- The Revolutions of 1917–23 in the aftermath of World War I, including the Russian Revolution and the emergence of an international communist party alliance in the Soviet–led Comintern (the beginning of the Marxist revolutionary wave), the collapse of the German Second Reich, Austro-Hungarian empire and Ottoman empire and resultant founding of Yugoslavia, Czechoslovakia and independent Poland and Austria; the first protest of the Indian independence movement organized by Mohandas Karamchand Gandhi, the Kemalist revolution in Turkey; the pan-Arab revolt, the Easter rising and Irish Free State; as well as other nationalist, populist and socialist uprisings and protests worldwide.
- The Fascist Revolutionary wave, beginning in Italy in 1922, also including the 28 May 1926 coup d'état in Portugal, Japan from 1931, Germany from 1933, and the Spanish Civil War.
- World War II Revolutions (1943-1949), including the Greek Civil War, French Resistance, Yugoslav Resistance, and Soviet takeovers in Eastern Europe.
- The Indochina Wars were communist revolutions in East Asia and Southeast Asia including the Indonesian National Revolution in 1945; all were associates of the Marxist revolutionary wave 
- The Decolonisation of Africa were waves of revolution in Africa, cresting in the 1970s, including the communist revolutions and pro-Soviet military coups in Somalia, the Congo-Brazzaville, Benin and Ethiopia, and the fight of the communist parties allied under CONCP against the Portuguese Empire in the Portuguese Colonial War.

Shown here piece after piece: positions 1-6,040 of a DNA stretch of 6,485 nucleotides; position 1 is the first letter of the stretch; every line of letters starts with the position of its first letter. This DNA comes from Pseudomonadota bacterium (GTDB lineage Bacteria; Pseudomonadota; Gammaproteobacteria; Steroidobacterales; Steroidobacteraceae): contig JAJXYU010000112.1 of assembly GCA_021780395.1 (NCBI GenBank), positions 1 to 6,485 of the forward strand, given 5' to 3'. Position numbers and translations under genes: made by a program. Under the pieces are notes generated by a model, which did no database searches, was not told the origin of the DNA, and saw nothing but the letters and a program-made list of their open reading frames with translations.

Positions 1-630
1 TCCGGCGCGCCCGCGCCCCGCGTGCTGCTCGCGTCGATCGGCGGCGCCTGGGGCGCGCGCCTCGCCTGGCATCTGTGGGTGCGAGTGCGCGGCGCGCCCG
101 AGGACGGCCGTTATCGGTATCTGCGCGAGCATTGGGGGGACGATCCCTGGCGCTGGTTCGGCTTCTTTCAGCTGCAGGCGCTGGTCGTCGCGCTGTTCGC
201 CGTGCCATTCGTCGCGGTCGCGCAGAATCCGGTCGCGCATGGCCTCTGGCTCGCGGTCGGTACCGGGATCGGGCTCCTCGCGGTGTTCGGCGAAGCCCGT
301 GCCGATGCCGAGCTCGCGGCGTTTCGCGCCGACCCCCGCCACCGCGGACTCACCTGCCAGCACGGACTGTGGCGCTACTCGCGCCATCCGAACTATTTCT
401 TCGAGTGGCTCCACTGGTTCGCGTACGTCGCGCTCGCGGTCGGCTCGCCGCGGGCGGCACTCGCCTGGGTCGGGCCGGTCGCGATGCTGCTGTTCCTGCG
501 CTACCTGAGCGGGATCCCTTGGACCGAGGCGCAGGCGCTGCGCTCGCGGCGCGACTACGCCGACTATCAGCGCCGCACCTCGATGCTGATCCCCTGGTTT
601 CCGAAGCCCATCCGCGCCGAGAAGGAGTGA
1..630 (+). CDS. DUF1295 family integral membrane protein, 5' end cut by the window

- The Arab nationalist movement: revolutions occurred in Egypt, 1952; Syria, 1958; Iraq, 1958; Algeria, 1962; North Yemen, 1962; Sudan and Libya, 1969. The central regime in this case was Egypt, inspired especially by Gamal Abdel Nasser.
- The Black Power movement and the Civil Rights Movement organized successful protests against government and private discrimination. Continuing unrest in African-American communities led to the multi-city riots during the "Long Hot Summer of 1967" and the various 1968 riots following the assassination of Martin Luther King, Jr. In Trinidad the Black Power Revolution is successful.
- The Protests of 1968 saw youth movements worldwide supporting the opposition to the U.S. involvement in the Vietnam War and other left wing causes, the worldwide counterculture of the 1960s and the New Left inspired protest and revolution in the communist world and capitalist world, including the Prague Spring, Mao's Cultural revolution in China, and the May 1968 protests in France; the latter led to the Werner Report on European monetary union.